The greatest superpower on earth used almost every arrow in its quiver, everything from multimillion-dollar airplanes to laser-guided bombs to electronic sensors to special-operations forces, and still was defeated by little men in black pajamas using rifles and bicycles.

And when managers lead an army it is their nature to cast blame rather than to accept responsibility.

But some had never heard of Sun Tzu and could not spell “von Clausewitz.” They might have known the names of Douhet or Jomini or von Schlieffen or Fuller or Guderian or Lawrence or Balck, but few knew the theories espoused by these men.

But when he walked out of the Building, he walked into a world of ideas.

Boyd thought analysis could lead to understanding but not to creativity.

He talked of “paralysis by analysis” and said Washington was a city of ten thousand analysts and no synthesizers. “They know more and more about less and less until eventually they know everything about nothing”

To make sure the new reality is both viable and relevant, Boyd said it must be continually refined by verifying its internal consistency and by making sure it matches up with reality. But the very process of making sure the reality is relevant causes mismatches between the new observation and the description of that observation.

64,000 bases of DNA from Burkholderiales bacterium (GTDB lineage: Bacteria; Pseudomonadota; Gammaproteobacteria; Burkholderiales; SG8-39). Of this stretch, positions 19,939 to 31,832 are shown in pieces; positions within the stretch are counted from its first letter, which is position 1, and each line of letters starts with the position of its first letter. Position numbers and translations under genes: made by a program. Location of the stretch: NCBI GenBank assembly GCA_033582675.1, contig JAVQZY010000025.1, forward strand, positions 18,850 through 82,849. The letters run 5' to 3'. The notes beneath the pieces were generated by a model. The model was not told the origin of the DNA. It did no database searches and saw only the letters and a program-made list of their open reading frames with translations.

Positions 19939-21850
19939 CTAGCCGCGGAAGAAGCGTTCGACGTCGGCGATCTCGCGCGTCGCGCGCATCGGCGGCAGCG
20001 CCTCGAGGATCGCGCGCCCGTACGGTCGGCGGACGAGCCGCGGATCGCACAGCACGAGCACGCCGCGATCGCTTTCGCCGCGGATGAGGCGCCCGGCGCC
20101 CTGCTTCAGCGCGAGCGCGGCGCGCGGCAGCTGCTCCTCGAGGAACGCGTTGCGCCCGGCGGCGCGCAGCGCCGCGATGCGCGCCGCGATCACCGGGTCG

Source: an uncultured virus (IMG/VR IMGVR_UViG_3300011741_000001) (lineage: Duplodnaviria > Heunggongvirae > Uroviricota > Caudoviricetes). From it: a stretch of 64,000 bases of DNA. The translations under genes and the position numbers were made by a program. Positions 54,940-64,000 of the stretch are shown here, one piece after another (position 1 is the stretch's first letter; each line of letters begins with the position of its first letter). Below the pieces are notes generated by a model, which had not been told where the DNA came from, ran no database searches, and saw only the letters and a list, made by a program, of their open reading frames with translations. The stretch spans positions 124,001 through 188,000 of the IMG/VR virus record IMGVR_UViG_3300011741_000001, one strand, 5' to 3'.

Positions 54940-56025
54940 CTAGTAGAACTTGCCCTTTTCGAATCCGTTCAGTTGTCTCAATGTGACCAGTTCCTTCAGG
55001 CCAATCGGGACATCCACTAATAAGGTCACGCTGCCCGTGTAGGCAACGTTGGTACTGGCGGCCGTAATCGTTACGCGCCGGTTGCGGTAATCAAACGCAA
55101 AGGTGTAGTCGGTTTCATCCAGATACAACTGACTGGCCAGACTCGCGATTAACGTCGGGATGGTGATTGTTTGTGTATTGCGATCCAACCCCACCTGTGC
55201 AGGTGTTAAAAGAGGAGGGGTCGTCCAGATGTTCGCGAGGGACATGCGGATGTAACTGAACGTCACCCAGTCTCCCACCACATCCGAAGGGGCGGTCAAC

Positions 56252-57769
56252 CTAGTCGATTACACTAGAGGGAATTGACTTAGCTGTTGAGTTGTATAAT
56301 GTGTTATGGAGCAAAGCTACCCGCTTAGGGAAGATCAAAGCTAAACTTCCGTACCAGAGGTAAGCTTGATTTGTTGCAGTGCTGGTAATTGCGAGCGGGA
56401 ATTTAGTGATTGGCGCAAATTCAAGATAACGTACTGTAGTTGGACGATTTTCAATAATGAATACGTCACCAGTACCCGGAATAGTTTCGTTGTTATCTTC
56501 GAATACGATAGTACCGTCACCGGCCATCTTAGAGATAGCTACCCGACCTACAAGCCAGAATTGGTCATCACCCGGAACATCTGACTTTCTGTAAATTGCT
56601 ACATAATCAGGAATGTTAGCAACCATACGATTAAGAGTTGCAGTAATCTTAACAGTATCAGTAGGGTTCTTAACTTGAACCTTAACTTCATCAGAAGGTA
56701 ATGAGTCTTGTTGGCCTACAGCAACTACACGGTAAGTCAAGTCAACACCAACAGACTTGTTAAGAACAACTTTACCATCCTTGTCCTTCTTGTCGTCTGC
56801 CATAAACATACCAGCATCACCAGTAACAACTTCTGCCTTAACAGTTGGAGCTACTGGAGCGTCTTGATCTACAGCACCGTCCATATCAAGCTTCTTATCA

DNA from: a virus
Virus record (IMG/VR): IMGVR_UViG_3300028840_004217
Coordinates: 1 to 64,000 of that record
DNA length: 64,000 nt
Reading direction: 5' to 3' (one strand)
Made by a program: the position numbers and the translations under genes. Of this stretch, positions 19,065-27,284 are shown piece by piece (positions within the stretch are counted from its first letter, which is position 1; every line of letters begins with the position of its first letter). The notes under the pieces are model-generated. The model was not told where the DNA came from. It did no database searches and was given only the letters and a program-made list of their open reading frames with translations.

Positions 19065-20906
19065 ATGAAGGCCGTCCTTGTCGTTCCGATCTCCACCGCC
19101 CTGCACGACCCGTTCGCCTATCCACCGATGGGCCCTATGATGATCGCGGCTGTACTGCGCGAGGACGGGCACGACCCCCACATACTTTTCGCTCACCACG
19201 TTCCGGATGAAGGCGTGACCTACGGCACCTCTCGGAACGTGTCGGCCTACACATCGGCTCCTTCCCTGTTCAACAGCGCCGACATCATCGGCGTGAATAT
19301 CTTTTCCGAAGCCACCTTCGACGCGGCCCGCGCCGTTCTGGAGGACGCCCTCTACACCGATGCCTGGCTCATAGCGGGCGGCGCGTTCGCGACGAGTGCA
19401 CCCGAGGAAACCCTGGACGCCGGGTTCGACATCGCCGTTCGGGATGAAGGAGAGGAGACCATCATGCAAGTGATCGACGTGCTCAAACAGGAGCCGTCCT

The advantage gained from the fast transient suggests that to win in battle a pilot needs to operate at a faster tempo than his enemy. It suggests that he must stay one or two steps ahead of his adversary; he must operate inside his adversary’s time scale.

Generating a rapidly changing environment—that is, engaging in activity that is so quick it is disorienting and appears uncertain or ambiguous to the enemy—inhibits the adversary’s ability to adapt and causes confusion and disorder that, in turn, causes an adversary to overreact or underreact.